Hello, everybody! Today is a very special day – I am doing my first collaborative post ever with the very special Elysium from An Author’s Odyssey! As you um, may have guessed from the title? In case you have never checked out Elysium’s blog – um, hello, WHYAREYOUSTILLHERE????? Go check it out and follow! Her blog is all about writing and she posts writing prompts every Sunday, as well as an example short story every Tuesday. I really look forward to her prompts, and I know you will too! So check it out here and be sure to follow!
The way our collab works is Elysium and I agreed on a prompt and my dolls are each writing a short story to go along with it! The prompt we chose is “Worst Fears.” And without further ado . . . here are the stories!
“I cannot wait for the dance tomorrow!” Jess giggles excitedly.
“Me neither,” I tell her, swinging my bundle of shopping bags. Jess and I are at the mall, shopping for Spring Formal. We’re both freshmen, so this is our first one. My best friend and I both love clothes, so we’re downtown at the mall today, picking out the perfect dresses.
We head into the cooking store, where my mom is looking for new cake pans. “Ready to go?” she asks, setting down a tree-shaped pan. Jess and I nod, and we all head out to the parking garage.
As we reach our car, I can tell that something is completely wrong with the car. The windshield is cracked, and there’s glass all over the front seat.
Mom gasps. “Oh, my goodness.”
“What do we do, Mom?” I ask her.
“Well, I’ll have to call Safelite and have someone sent over to replace the windshield,” she says.
She pulls out her phone and makes the call. Jess and I set our bags down while we wait near the entrance to the parking garage.
The Safelite repairman shows up and has the windshield replaced in no time flat. We load the bags into the backseat and set off for home.
Fifteen minutes later, Jess and I head into my room to put on our dresses for my mom, who’s dying to know what they look like.
I reach into my bag and feel something sitting on top of my dress. It’s fluffy and prickly at the same time. I peer into the bag. Staring up at me is a giant orange and black tarantula.
“AHHHHHHHHHHHHHHHHHHHHHHHHHHHHHHHHHHHHHHHHHHHH!!!!!!!!!!!!!!!!!” I shriek. Jess leaps off my bed, and I can hear Mom pounding up the stairs.
“What is it?” my BFF asks, looking panicked.
“Tarantula . . . in my . . . bag,” I stammer.
“WHAT?” Jess gasps. “There’s a tarantula in your bag?”
“What on earth is going on in here?” Mom asks, bursting into my room.
“Get rid of it,” I hiss. “Someone get rid of it.”
Jess explains the situation to Mom, who says, “He must have crawled into your bag while we were waiting for the auto repairman. Calm down, Lacy. We’ll just take him outside and let him go.”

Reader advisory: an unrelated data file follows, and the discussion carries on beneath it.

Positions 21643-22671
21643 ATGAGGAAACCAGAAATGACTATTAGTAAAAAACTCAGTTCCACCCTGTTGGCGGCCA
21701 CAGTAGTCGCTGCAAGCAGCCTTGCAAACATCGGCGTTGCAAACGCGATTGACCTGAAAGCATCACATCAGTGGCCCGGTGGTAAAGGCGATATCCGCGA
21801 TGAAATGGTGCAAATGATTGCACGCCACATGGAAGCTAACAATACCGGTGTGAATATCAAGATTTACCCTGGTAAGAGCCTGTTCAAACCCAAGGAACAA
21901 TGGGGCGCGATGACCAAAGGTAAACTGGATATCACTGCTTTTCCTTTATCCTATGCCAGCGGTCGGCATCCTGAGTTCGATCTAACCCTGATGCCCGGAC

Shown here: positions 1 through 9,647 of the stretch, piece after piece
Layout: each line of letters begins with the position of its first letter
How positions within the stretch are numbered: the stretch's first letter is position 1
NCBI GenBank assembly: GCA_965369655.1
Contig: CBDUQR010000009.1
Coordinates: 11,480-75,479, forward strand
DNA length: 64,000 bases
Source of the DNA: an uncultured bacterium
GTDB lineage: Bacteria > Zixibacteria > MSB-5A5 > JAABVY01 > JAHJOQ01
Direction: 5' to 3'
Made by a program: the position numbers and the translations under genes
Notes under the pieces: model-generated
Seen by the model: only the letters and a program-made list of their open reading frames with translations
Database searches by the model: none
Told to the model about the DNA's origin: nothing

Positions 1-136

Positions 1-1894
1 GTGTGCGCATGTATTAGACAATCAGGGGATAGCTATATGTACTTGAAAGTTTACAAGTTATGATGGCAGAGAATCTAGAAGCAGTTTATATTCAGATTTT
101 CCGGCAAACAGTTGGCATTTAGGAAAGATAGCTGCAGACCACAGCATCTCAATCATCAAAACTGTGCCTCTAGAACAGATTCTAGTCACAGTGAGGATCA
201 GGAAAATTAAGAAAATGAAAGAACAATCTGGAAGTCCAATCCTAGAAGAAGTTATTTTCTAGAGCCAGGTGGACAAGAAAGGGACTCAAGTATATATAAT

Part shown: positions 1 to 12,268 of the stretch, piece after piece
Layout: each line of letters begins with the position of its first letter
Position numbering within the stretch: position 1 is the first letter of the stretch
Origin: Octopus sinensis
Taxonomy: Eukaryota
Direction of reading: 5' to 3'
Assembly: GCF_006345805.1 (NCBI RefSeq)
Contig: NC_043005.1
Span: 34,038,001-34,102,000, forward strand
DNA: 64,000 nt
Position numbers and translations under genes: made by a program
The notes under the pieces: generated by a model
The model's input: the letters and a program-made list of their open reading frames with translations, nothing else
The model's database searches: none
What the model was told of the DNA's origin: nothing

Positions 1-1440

Mom calmly picks up the bag and takes it downstairs, where she opens the front door and walks into the road. She places it on the ground and tips it over carefully. The tarantula crawls right out and heads off down the street.
“You know, Jess,” I say. “I think I’m going to have to return that dress.”
“I agree,” Jess replies. “I don’t think I could wear a dress a tarantula had nested in, either.”
We look at each other and burst out laughing.
“Are you ready, Chelsea?” asks Kayla, the stage manager.
“Ready as I’ll ever be,” I reply. I smooth out my tutu and paste a smile on my face.
“Nervous?” Tommi, one of the other ballerinas, asks.
“No,” I say truthfully. “I’m fine. I’ve done this millions of times.”
“Right,” she says, as the music swells and the curtain goes up.
Don’t trip, I think to myself. Falling flat on my face would not be a good start to the Christmas performance for my ballet company.
The music sweeps me up and I twirl across the stage, pointing my toes and fingers and smiling at the audience. Perfect. No mistakes . . . so far.
And then, a little while later, it happens.
Halfway through the first act, while doing a double pirouette, I trip and fall backwards. The audience gasps.
“Are you okay, Chelsea?” Tommi asks out of the corner of her mouth as she twirls by me.
I manage a small nod as I get up. I’m ruining the ballet!
Unfortunately, the accident completely throws me off and I trip several more times during the play. By an act of grace, I don’t fall over again.
When the curtains finally close, I rush off the bathroom, humiliated. What an disaster!
I race down the field, the crowd shouting my name. “An-na! An-na! An-na!”
A confident expression on my face, I pass the ball to one of my teammates. She dribbles it up the field and passes it back to me.
I near the goalie. She looks at me fearfully, not wanting to get hit in the face. I pull my leg back, preparing to kick the ball into the net.
All of a sudden, a tall girl swoops in from the right and steals the ball right from me. Before I can recover, she’s already out of reach, passing the ball back and forth to her teammates. They get the ball all the way over to the other side of the field, and the girl kicks the ball right into the net. Our goalie makes a desperate attempt to keep it out, but it fails miserably.
The girl’s team erupts in cheers, and half of the fans in the stadium get up on their feet and scream loudly.
I can’t believe it! They just won the game!
I kick the grass dejectedly, a few of my teammates coming over to tell me it wasn’t my fault. But, of course, it totally was.
No matter what they say, I can’t escape the truth. I just failed my team. We can’t go to state championships now.
“Careful there, sweetie,” I tell my little sister, Beatrice. “You don’t want to fall.”
“I’ll be caweful,” Bea lisps. She carefully climbs onto the roof of the shed, about eight feet off the ground. I follow her up.
We perch on the black roof, heated from the sun. It’s a warm July day, perfect for being outside.
Beatrice stands on the edge of the shed and flaps her arms. “Look at me, Emma! I’m a biwd!”
“Beatrice,” I warn her. “Sit down, please.”
“But I’m being a biwd, Emma!” she insists. “Watch me!”
My eyes go wide as I realize what Beatrice is about to do. “Bea, no!” I shriek, reaching out to grab her pink cardigan. My hand brushes the soft fabric an instant too late. She’s already plummeting to the ground.
“Beatrice!” I cry, sliding down the side of the roof. I race up to my little sister. “Beatrice, can you hear me?” I tap her arm.
There’s no answer. “Bea, can you hear me?”
Still no reply. I whip out my cellphone and dial 911.
*three hours later*
“It’s okay, Emma,” Mom says, wrapping me in her arms. She smells of cinnamon and lavender.
“But it’s my fault she broke her neck,” I sob.
“The doctor says Bea will be fine,” Mom tells me. “Would you like to go see her?”
I nod and stand up, smoothing out my skirt. A nurse leads me and Mom to Beatrice’s hospital room.
The nurse opens the door, and my eyes are instantly drawn to Beatrice’s pale face, a start contrast to the bright blue sheets she’s lying on.
“Hi, Emma,” Bea whispers softly, her eyelids fluttering open.